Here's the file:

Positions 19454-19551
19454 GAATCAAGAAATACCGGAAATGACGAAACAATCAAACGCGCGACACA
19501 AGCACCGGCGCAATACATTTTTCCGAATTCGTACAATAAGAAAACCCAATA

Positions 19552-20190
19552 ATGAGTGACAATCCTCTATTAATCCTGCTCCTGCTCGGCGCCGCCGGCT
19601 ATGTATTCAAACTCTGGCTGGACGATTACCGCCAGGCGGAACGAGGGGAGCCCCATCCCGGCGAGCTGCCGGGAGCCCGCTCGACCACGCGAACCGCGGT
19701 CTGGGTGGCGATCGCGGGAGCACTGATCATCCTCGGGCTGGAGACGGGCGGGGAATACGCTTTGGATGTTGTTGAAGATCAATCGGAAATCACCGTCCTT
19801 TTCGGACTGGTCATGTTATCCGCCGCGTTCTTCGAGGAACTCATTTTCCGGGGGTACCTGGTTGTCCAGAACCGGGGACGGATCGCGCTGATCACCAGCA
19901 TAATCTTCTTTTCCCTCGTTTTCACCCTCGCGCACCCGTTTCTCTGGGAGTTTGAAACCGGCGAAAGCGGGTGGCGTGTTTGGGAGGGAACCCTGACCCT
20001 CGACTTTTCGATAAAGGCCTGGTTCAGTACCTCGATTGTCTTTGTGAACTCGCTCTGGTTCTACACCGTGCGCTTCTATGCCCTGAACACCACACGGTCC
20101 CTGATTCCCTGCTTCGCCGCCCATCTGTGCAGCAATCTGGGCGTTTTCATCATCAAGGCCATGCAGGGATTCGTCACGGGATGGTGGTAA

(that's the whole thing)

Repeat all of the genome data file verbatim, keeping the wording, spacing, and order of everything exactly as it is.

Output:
Positions 19454-19551
19454 GAATCAAGAAATACCGGAAATGACGAAACAATCAAACGCGCGACACA
19501 AGCACCGGCGCAATACATTTTTCCGAATTCGTACAATAAGAAAACCCAATA

Positions 19552-20190
19552 ATGAGTGACAATCCTCTATTAATCCTGCTCCTGCTCGGCGCCGCCGGCT
19601 ATGTATTCAAACTCTGGCTGGACGATTACCGCCAGGCGGAACGAGGGGAGCCCCATCCCGGCGAGCTGCCGGGAGCCCGCTCGACCACGCGAACCGCGGT
19701 CTGGGTGGCGATCGCGGGAGCACTGATCATCCTCGGGCTGGAGACGGGCGGGGAATACGCTTTGGATGTTGTTGAAGATCAATCGGAAATCACCGTCCTT
19801 TTCGGACTGGTCATGTTATCCGCCGCGTTCTTCGAGGAACTCATTTTCCGGGGGTACCTGGTTGTCCAGAACCGGGGACGGATCGCGCTGATCACCAGCA
19901 TAATCTTCTTTTCCCTCGTTTTCACCCTCGCGCACCCGTTTCTCTGGGAGTTTGAAACCGGCGAAAGCGGGTGGCGTGTTTGGGAGGGAACCCTGACCCT
20001 CGACTTTTCGATAAAGGCCTGGTTCAGTACCTCGATTGTCTTTGTGAACTCGCTCTGGTTCTACACCGTGCGCTTCTATGCCCTGAACACCACACGGTCC
20101 CTGATTCCCTGCTTCGCCGCCCATCTGTGCAGCAATCTGGGCGTTTTCATCATCAAGGCCATGCAGGGATTCGTCACGGGATGGTGGTAA